May 17th,  Norway´s National Day.

While most countries chose to celebrate their independence day, Norway celebrates the day their constitution was signed. It was signed on May 17, 1814 in Eidsvoll. Presumably it would be difficult to select one independence day because Norway has been in unions with both Sweden and Denmark, in addition to being occupied by Germany during war.

May 17th is a festive day in Norway and great fun for tourists. If you aspire to travel to Norway, but shy away from the snow and ice of winter, May 17th would be the time to come!  Norwegians are inclusive to any foreigner who happens to be visiting on this day. You can expect to have a flag thrust into your hand and be welcomed to join in all activities. Towns all over the country have cleared away the remnants of winter, planted fresh flowers, and look their absolute best. In addition, most  people dress up in national costumes called bunads.  The design of the bunads represent areas of Norway. So, if you are abreast of the many different styles, you can tell where  in Norway a person is from by their bunad´s design.

Bunads can be very expensive. They are mostly handmade with time intensive and intricate embroidery, not to mention the silver buttons, pins, hooks, and broaches. Therefore, it is common for the costumes to be passed down from generation to generation. So, you may not actually be from where your bunad originated.

The day begins early and is very long. All over Norway, there are children’s parades with an abundance of flags. Each elementary school district arranges its own parade with marching bands between the schools represented. Children walk with their class behind a banner announcing their school and grade. They sing and chant national songs as well as shout cheers of school spirit. The parade takes the children along a route through the community.

The longest parade is in Oslo. This one is broadcast on TV each year, with commentary on costumes, banners etc., together with local reports from celebrations around the country. The massive Oslo parade involves over 100 schools, with over 100,000 participants, including marching bands along with the children proudly showing off their bunads. The parade route passes the Royal Palace where the royal family waves to the passers by from the main balcony.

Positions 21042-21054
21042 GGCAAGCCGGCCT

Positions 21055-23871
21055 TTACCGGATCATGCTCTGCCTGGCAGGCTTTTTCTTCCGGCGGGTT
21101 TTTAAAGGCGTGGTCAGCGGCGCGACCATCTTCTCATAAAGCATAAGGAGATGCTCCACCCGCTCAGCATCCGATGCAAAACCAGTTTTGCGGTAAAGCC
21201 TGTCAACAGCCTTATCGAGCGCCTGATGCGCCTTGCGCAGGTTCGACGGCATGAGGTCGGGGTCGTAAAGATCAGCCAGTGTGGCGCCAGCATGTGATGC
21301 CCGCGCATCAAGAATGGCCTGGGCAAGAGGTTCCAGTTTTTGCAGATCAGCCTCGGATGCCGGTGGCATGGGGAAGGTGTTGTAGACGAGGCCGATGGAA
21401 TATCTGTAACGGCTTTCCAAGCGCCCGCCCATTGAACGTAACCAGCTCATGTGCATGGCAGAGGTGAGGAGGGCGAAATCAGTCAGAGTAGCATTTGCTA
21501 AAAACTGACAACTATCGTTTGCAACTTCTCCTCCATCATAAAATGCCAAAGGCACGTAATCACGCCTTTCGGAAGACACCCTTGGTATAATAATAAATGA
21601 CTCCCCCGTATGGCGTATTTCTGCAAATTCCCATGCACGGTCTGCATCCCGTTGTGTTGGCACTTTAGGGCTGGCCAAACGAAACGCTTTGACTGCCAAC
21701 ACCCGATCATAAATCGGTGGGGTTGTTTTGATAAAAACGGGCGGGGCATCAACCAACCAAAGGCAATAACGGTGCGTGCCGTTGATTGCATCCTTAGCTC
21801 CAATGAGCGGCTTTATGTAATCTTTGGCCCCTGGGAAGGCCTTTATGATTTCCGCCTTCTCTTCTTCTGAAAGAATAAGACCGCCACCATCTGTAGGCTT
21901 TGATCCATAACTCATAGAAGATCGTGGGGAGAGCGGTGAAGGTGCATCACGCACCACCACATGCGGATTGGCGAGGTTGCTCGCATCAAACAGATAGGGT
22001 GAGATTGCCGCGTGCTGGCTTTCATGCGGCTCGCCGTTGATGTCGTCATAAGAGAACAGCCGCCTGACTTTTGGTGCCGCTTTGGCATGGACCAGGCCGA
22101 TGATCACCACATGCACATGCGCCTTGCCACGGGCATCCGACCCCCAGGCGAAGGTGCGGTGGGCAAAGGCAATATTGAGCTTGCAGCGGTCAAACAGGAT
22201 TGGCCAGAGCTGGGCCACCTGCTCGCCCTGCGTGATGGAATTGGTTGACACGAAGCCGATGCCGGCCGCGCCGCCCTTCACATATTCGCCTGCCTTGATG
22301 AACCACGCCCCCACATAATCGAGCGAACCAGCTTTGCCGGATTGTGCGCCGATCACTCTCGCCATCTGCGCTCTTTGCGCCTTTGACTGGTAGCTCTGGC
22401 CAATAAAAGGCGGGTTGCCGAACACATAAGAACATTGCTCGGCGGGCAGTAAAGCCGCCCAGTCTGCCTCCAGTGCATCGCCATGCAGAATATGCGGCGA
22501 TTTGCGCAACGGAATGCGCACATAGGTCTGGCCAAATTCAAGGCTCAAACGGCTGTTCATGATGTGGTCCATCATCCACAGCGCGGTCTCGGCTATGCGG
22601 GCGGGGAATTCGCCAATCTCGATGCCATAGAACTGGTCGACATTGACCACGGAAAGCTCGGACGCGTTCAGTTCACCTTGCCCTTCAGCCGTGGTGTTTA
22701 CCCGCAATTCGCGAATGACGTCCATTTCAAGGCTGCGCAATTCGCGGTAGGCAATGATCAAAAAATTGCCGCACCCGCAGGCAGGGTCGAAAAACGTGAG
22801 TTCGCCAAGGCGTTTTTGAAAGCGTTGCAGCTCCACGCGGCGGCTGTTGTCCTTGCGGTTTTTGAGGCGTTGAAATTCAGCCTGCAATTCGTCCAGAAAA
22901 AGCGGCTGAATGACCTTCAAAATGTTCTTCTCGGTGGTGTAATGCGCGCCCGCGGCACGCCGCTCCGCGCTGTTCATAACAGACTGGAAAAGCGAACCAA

The children as well as parade onlookers make a lot of noise shouting “Hurra! Hurra! Hurra!”,  They sing, blow whistles, shake rattles, and use other noise makers. All parades begin and end with speeches. And finally the singing of the national anthem.  After the parades, there are games for the children, as well as ice cream, sodas, coffee, sweets and hotdogs at the local schools. The entire day focuses upon the children and is very cute and sweet.

And rumor has it, children may eat as much ice cream they want to on May 17! Last year Eliane, my seven year old daughter, had four ice cream cones, but this year she said she plans to eat one hundred!

Interesting note, Norway consumes, per capita, more ice cream than any other country in the world!

Now the fun part!

The high school graduating seniors are known as russ.  They wear overalls in colors representing their field of study. Red, blue, and black are the most popular (generalized college prep, economics and business,and vocational trades).

Being a russ is a big Norwegian tradition.

A right of passage, so to speak, from child to adult. And from what I can tell, it is a time high school seniors can party, and be crazy for several weeks between Easter and May 17, while adults look the other way. Most are 18, the legal drinking age in Norway.  And crazy is an understatement. They have hats, and upon these hats they collect badges for performing daring tasks which get scarier from year to year.

I personally have seen naked russ walking across a very long bridge wearing only their hats. I am sure it is great fun and I imagine they still discuss the memories when in retirement homes later in life. I do not think I would do some of the things I have seen these kids do if I could be recognized, and they have their name painted largely down the leg of their overalls just in case someone wants to know who´s mother should be called!

Russ have pretend business cards with silly pictures and sayings on them, that they pass out to small children that avidly collect and swap them. It is quite the scene to see the little ones swarm around them like bees on honey. And I am always impressed with the amount of patience the teenagers have. It is as though they remember when they were asking, `May I have a Russ Card?´

On May 17 the russ have their own parades. They parade through the street with their russmobiles, russbikes, on skis (despite the absence of snow), or whatever they can get their hands on for transportation. They carry silly signs and have a ton of fun. They may parody various political figures and events, all in good fun. Their transportation is typically a result of several students dividing the cost, so it is often a van that can hold all the owners.  Parents and  local businesses chip in as sponsors and the rides are always covered with advertising.

May 17th ends their russ adventure, so this is a very big day for them. Then, after all the celebrating, they begin final exams. Seems odd to celebrate before passing exams, but hey, this is Norway!

After the Russ Parade, most Norwegians, young and old, gather with friends and family for individual traditions of champagne, shrimp sandwiches, cook-outs, buffets, and other intimate and personal ways of commemorating the day.

Happy 17th of May yáll!

Gratulerer med dagen Norge!